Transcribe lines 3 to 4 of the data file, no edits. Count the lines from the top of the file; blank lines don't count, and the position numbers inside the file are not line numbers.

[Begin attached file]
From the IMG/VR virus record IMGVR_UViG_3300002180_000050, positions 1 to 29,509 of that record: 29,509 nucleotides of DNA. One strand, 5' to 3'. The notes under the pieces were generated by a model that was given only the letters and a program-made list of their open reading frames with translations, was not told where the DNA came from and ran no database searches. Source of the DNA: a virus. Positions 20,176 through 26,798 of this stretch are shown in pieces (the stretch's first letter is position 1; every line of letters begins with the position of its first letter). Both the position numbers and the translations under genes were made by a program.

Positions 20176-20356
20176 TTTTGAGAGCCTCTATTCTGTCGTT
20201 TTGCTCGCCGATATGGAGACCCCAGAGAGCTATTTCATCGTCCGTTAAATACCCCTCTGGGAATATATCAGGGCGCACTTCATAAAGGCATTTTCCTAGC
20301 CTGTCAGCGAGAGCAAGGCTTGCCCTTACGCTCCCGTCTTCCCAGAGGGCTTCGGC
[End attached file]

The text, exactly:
20176 TTTTGAGAGCCTCTATTCTGTCGTT
20201 TTGCTCGCCGATATGGAGACCCCAGAGAGCTATTTCATCGTCCGTTAAATACCCCTCTGGGAATATATCAGGGCGCACTTCATAAAGGCATTTTCCTAGC